Ah – ‘close of business’. What a phrase. At least it’s not quite as bad as ‘close of play’.
These curious expressions which are frequently bandied about in offices throughout the western world are intended, of course, to mean the end of the working day. (Whatever the hell that is – particularly in today’s world of taking work home, answering work emails late into the evening and sleeping with a smartphone under your pillow. No wonder we’re all quivering wrecks.)
A recent case considered this very issue. No – not the quivering wrecks thing – but when ‘close of business’ occurs. The case, for those of you who might be interested, was Lehman Brothers International (Europe) (In Administration) v Exxonmobil Financial Services BV  EWHC 2699 (Comm).
The claimant, Lehman Brothers, provided equities and bonds to the defendant, ExxonMobil, under a securities agreement. ExxonMobil sent a default valuation notice to Lehman Brothers, which, to be valid, needed to be received by 'close of business' by Lehman Brothers on the relevant day. The notice was sent by fax and was received by Lehman Brothers' London office at 6.02pm.
To determine whether the notice was valid under the agreement, the court had to consider when ‘close of business’ occurred. Lehman Brothers argued that 'close of business' in London was 5.00pm – meaning the notice had arrived too late and should be deemed to have been received the following day. ExxonMobil contended that 'close of business' was 7.00pm – meaning the notice was in time and therefore valid.
The court accepted ExxonMobil’s contention that, as the claimant, the onus was on Lehman Brothers to establish when the close of business had occurred for the purposes of the agreement. Crucially, Lehman Brothers adduced no admissible evidence on this point. Silly them.
The wording of the contract was such that the validity of the notice turned on the precise meaning of the term 'close of business for commercial banks in London’. From a contractual certainty standpoint, this still isn’t great, but at least it’s a bit narrower than ‘close of business’.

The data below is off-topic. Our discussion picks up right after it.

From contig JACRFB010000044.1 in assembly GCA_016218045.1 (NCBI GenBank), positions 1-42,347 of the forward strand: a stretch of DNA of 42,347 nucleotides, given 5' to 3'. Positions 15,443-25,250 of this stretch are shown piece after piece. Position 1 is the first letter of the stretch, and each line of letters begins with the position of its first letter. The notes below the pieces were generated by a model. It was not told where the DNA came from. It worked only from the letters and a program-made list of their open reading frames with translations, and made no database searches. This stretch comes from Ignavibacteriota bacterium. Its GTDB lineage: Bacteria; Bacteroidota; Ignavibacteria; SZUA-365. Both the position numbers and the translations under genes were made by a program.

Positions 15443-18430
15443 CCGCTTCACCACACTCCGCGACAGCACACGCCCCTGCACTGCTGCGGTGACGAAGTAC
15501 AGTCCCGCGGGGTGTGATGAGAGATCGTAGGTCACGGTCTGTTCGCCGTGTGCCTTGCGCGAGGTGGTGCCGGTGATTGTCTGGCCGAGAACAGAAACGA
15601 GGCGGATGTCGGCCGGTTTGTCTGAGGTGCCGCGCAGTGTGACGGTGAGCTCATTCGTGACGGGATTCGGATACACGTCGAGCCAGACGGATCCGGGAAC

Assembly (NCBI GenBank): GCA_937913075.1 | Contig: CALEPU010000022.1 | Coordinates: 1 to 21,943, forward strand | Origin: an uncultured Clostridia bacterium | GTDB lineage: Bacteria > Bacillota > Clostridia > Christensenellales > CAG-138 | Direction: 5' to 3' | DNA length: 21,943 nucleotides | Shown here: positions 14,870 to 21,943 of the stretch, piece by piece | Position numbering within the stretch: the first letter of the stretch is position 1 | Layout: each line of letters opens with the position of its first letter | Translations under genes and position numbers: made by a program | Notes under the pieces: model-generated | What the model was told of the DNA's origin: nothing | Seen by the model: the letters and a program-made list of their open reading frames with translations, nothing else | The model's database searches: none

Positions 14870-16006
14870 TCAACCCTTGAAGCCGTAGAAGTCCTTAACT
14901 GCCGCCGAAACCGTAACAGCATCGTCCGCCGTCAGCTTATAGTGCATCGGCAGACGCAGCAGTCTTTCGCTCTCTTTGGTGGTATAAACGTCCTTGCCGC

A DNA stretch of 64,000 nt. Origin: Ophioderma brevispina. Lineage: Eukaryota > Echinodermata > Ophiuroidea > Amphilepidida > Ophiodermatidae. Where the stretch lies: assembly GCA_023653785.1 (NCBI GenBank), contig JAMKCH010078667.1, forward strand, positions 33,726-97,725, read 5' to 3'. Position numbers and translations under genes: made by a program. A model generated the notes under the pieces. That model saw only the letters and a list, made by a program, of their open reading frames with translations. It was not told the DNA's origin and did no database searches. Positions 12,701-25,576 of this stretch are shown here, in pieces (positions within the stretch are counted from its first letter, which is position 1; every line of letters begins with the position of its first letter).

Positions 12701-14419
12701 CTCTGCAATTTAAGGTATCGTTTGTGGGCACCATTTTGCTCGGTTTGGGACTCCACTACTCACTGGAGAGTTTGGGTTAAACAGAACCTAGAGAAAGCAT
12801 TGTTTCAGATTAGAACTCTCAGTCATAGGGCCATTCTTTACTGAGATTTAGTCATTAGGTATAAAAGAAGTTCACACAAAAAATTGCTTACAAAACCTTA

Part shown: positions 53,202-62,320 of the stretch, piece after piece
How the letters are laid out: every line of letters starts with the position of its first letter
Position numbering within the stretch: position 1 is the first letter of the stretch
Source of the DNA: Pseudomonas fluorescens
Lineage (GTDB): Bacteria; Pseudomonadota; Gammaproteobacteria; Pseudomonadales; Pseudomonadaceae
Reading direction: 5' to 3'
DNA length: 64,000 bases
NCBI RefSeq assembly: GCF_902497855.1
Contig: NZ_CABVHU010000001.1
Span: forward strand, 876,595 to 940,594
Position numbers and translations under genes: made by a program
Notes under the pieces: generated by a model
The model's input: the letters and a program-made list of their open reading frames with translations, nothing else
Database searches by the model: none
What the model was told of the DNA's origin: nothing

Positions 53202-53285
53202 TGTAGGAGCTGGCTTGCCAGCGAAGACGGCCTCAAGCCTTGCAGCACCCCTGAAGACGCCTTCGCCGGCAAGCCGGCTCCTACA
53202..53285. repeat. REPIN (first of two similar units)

Lehman Brothers argued that this phrase meant 'normal business hours' as worked by ordinary businesses and high street banks. The court acknowledged that 'commercial bank' was not a term of art in English law, but accepted ExxonMobil's argument that, in the modern world, commercial banks closed at about 7.00 pm. The judge emphasised, however, that this was a finding of fact limited to the instant case. Consequently, it was held that, for the purposes of the agreement, ‘close of business’ meant 7.00pm. The valuation notice was therefore valid.
On use of the phrase ‘close of business’ generally, the judge said this:
[T]he term “close of business” on a particular day or date is a useful term which is used in many different contexts, including court orders. The present context is as to the time of receipt of notices in a standard form financial contract. Where the intent of such a contract is to impose a definite cut-off time in this regard, it can do so expressly [by stating a precise time.] The fact that the contract does not state a time, and uses the term “close of business” instead, gives a useful flexibility, and should deter arguments based on the precise time of receipt, which may make little commercial sense.
That’s an interesting point, but, as a school admissions officer might say, ‘you have to draw the line somewhere’. And when you’re dealing with contracts, it’s generally better if everyone knows where that line is going to be drawn.
From the perspective of contractual (and therefore commercial) certainty, there is simply no substitute for precision in the drafting of contracts. Close of business for one person might be very different to another person’s stance. The idea that use of a rather woolly phrase would help to deter quibbling over whether an action had or had not been taken in the required time makes me feel a bit uncomfortable. It didn’t exactly work in the present case, did it? But I take the court’s point as to it possibly helping in a day-to-day commercial pragmatism kind of thing. Maybe.
But here’s the acid test: if I saw that phrase in a contract I was reviewing, would I let it pass, or insist on it being substituted for a specific time?
The latter, you say? Yep – you’re damn right.